Voice over Internet Protocol, or VoIP, may also be called Voice over IP telephony. It refers to voice, text, fax, and multimedia communication that is delivered over the internet, instead of public “copper” phone lines. These older phone lines are sometimes referred to as “Plain Old Telephone Service,” or POTS.
The first Voice over IP application, Speak Freely, was released to the public in 1991. Within five years, public telephone companies were petitioning the US government to ban the technology. They recognized the competition it represented. However, it was a losing battle. By the mid 2000’s, the VoIP revolution in the US was well underway. Today, about one-third of businesses use VoIP services.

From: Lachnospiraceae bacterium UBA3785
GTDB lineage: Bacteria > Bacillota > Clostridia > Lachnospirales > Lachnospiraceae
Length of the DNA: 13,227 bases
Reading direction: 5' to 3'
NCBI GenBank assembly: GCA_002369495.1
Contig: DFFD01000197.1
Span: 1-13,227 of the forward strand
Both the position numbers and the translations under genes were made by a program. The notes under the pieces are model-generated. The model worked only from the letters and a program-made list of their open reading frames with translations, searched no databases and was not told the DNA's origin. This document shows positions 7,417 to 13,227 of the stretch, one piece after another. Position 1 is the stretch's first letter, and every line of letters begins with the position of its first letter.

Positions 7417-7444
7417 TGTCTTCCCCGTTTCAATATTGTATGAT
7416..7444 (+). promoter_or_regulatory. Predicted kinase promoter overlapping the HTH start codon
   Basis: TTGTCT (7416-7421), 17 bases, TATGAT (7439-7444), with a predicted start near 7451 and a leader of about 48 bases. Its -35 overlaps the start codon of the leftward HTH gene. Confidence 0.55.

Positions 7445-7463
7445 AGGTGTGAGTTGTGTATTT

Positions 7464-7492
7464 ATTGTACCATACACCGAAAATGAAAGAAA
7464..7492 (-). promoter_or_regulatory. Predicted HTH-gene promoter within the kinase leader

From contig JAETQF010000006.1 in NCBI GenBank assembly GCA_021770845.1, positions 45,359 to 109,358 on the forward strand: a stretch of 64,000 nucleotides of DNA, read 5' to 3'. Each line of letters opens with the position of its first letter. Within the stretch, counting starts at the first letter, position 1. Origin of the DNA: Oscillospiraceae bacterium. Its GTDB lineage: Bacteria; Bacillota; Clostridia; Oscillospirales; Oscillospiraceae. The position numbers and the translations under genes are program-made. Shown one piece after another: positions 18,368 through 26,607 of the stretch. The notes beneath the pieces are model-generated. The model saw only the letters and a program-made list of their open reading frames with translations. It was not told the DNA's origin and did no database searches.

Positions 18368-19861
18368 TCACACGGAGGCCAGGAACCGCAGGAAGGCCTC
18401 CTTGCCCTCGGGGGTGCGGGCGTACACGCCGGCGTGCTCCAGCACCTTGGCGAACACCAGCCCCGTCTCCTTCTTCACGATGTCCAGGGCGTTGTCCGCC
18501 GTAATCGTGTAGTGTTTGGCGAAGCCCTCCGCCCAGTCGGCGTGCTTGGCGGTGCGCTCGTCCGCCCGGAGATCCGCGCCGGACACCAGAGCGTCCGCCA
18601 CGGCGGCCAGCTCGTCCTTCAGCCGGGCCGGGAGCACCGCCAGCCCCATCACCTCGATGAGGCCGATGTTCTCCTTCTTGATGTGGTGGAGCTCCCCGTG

Occasionally, VoIP is called by other names. SIP, or “Session Initiation Protocol,” is a protocol used by VoIP providers. It’s still VoIP! Broadband refers to the internet connection used to deliver your call. And the term “cloud” just indicates that your VoIP servers are located somewhere other than your building. So almost every VoIP account is, in fact, in the “cloud.”